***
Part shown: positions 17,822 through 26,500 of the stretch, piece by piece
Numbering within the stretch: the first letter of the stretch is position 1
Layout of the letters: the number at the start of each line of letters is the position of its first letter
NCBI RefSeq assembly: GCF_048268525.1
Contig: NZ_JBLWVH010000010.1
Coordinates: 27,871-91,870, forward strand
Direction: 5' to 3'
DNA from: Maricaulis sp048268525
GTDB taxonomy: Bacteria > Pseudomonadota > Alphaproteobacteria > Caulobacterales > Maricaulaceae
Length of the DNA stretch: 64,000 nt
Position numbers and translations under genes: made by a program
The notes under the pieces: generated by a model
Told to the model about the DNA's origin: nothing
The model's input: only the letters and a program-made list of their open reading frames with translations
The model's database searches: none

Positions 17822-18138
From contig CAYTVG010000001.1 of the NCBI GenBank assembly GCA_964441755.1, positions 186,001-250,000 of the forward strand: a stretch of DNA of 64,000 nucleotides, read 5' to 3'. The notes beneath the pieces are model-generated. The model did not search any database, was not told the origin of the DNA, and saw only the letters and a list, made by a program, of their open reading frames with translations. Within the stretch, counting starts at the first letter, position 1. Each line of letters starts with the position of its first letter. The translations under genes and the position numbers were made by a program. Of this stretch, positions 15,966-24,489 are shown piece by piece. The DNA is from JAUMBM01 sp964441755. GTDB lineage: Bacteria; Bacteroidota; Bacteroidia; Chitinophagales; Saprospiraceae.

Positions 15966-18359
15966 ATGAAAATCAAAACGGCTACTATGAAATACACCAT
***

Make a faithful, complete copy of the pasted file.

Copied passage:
Part shown: positions 17,822 through 26,500 of the stretch, piece by piece
Numbering within the stretch: the first letter of the stretch is position 1
Layout of the letters: the number at the start of each line of letters is the position of its first letter
NCBI RefSeq assembly: GCF_048268525.1
Contig: NZ_JBLWVH010000010.1
Coordinates: 27,871-91,870, forward strand
Direction: 5' to 3'
DNA from: Maricaulis sp048268525
GTDB taxonomy: Bacteria > Pseudomonadota > Alphaproteobacteria > Caulobacterales > Maricaulaceae
Length of the DNA stretch: 64,000 nt
Position numbers and translations under genes: made by a program
The notes under the pieces: generated by a model
Told to the model about the DNA's origin: nothing
The model's input: only the letters and a program-made list of their open reading frames with translations
The model's database searches: none

Positions 17822-18138
From contig CAYTVG010000001.1 of the NCBI GenBank assembly GCA_964441755.1, positions 186,001-250,000 of the forward strand: a stretch of DNA of 64,000 nucleotides, read 5' to 3'. The notes beneath the pieces are model-generated. The model did not search any database, was not told the origin of the DNA, and saw only the letters and a list, made by a program, of their open reading frames with translations. Within the stretch, counting starts at the first letter, position 1. Each line of letters starts with the position of its first letter. The translations under genes and the position numbers were made by a program. Of this stretch, positions 15,966-24,489 are shown piece by piece. The DNA is from JAUMBM01 sp964441755. GTDB lineage: Bacteria; Bacteroidota; Bacteroidia; Chitinophagales; Saprospiraceae.

Positions 15966-18359
15966 ATGAAAATCAAAACGGCTACTATGAAATACACCAT